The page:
Could big changes be coming to NCAA golf regionals?
In an email obtained by GolfChannel.com, the NCAA’s Championships Finance Review Working Group asked Division I coaches across sports for feedback regarding several cost-saving recommendations.
One recommendation calls for a significant reduction in the number of teams who make the postseason. The idea suggests postseason fields be comprised of 15-25 percent ("ideally" 20 percent, the email states) of the total number of participating programs in a given sport.
Currently, 81 men’s teams and 72 women’s teams qualify for the postseason in golf. The proposal would see those numbers cut to 60 and 54, respectively. Individual numbers would also be reduced.
“The reduction of teams would be absolutely gutting to the sport,” said one coach, who wished to remain anonymous.
Added another coach: “Any time you take away opportunities for the student-athletes, it’s not a good thing.”
With more than 20 fewer regional qualifiers, the recommendation, if put into effect, would mostly shrink the at-large pool and could especially hurt non-Power 5 programs who don’t have the luxury of benefitting rankings-wise from a tougher schedule and typically end up among the final handful of at-large teams each year at regionals.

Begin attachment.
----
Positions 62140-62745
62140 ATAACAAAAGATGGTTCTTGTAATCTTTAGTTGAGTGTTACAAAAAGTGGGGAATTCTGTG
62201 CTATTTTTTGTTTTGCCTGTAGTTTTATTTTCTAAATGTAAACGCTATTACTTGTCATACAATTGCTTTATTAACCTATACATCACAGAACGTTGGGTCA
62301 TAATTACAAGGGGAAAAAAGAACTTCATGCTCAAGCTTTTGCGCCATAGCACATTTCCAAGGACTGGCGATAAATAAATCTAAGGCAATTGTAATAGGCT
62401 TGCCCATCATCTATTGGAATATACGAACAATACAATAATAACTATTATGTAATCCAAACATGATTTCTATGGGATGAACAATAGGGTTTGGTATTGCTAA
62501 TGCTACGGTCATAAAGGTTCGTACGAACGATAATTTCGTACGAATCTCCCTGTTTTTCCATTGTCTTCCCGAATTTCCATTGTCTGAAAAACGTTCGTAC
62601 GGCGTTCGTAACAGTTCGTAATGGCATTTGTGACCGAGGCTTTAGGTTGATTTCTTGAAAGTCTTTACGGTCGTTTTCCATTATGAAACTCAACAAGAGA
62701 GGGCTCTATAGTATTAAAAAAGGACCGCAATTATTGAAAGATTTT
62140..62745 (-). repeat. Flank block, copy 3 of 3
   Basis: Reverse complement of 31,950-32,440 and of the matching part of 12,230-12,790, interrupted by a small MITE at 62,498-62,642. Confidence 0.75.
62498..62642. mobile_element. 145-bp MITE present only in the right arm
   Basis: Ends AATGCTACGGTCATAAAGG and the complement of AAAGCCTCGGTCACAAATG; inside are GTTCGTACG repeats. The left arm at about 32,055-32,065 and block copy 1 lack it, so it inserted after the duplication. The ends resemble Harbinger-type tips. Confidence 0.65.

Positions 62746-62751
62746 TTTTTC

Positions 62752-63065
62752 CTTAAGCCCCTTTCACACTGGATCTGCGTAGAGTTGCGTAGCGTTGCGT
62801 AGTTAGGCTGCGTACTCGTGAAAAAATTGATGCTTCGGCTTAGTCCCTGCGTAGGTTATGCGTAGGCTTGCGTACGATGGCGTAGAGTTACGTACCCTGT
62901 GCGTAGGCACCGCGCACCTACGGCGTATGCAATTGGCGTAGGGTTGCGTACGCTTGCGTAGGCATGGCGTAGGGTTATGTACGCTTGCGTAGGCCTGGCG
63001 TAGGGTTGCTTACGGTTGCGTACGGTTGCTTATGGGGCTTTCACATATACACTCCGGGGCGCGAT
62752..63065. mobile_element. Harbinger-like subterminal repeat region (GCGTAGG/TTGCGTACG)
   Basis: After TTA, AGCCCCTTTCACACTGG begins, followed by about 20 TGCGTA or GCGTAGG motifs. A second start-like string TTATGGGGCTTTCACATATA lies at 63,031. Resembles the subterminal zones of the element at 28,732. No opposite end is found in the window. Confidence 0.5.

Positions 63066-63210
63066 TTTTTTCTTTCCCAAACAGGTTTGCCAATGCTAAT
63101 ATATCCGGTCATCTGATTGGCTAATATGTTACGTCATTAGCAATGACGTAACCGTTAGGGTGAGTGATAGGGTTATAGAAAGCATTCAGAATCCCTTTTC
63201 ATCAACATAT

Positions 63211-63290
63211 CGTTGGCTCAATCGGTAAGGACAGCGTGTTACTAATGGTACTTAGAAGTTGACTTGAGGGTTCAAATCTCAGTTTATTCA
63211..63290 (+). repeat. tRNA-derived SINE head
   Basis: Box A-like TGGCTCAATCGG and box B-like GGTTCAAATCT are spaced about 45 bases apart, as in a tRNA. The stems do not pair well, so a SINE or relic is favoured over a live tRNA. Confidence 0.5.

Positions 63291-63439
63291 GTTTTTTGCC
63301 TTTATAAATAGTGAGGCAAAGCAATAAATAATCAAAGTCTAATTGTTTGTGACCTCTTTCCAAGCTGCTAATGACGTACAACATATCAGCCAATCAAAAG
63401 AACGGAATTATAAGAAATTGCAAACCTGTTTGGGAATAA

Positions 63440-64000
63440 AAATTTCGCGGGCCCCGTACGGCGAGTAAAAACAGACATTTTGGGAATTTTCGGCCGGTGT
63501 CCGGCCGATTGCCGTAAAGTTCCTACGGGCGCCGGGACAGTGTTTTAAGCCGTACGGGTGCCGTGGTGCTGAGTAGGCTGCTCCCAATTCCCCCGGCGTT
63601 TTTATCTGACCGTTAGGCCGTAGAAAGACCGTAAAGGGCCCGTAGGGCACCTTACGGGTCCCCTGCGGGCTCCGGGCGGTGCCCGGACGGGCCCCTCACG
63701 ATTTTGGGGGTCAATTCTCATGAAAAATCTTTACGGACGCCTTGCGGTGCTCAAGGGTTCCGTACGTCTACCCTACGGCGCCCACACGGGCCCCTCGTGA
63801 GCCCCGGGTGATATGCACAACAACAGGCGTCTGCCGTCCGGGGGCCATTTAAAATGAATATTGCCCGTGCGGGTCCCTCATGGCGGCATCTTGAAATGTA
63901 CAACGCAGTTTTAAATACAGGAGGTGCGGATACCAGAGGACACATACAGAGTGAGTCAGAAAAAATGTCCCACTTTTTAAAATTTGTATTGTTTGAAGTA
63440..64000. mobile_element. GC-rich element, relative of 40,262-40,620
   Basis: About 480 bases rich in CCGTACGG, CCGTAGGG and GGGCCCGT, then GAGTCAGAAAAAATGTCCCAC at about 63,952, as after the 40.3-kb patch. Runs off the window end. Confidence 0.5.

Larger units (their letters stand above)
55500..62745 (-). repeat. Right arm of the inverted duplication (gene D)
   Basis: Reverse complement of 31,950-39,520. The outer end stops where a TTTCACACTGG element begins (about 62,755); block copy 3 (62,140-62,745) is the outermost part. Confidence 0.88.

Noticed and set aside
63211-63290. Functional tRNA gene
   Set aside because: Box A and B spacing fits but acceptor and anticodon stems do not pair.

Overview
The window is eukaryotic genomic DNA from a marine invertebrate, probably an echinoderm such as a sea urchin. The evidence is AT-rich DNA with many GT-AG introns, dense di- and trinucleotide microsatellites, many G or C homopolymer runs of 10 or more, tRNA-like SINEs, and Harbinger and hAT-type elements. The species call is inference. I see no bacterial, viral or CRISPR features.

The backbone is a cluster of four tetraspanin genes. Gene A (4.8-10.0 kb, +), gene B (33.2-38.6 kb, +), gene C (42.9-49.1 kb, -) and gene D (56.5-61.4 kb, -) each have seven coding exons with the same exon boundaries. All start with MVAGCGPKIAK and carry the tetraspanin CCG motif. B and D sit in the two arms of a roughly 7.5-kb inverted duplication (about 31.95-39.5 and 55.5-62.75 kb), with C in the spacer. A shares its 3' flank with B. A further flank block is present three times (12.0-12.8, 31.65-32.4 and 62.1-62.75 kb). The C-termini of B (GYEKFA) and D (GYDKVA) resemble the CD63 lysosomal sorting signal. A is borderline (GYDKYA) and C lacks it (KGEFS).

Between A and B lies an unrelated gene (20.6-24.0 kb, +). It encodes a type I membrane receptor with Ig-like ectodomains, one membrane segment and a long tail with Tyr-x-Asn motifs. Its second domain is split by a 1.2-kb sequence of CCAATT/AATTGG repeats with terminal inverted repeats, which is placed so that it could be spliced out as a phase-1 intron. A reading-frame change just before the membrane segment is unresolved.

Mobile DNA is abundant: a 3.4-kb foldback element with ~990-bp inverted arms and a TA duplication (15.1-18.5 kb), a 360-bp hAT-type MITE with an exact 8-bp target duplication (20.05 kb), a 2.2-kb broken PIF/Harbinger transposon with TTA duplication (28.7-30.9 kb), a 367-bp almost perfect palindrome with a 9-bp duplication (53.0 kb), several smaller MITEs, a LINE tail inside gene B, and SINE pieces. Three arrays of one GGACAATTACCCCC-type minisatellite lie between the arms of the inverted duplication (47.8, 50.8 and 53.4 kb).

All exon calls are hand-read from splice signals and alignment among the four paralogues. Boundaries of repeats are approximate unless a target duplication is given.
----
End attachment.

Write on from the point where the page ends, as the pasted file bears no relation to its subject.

That said, another recommendation calls for at least 50 percent of postseason qualifiers to be at-large teams, which means that one men’s automatic bid could be taken away. (Currently, there are 31 men’s conferences that award automatic bids and 27 women’s conferences.)
Some coaches believe this is a way to also cut the number of regionals, from six on the men’s side and four on the women’s side, because simply reducing the number of regional teams does not save the NCAA money, as it does not pay teams' regional costs, only schools who host.
The Golf Coaches Association of America is reportedly meeting with the NCAA Division I Golf Committee on Wednesday to further discuss these recommendations.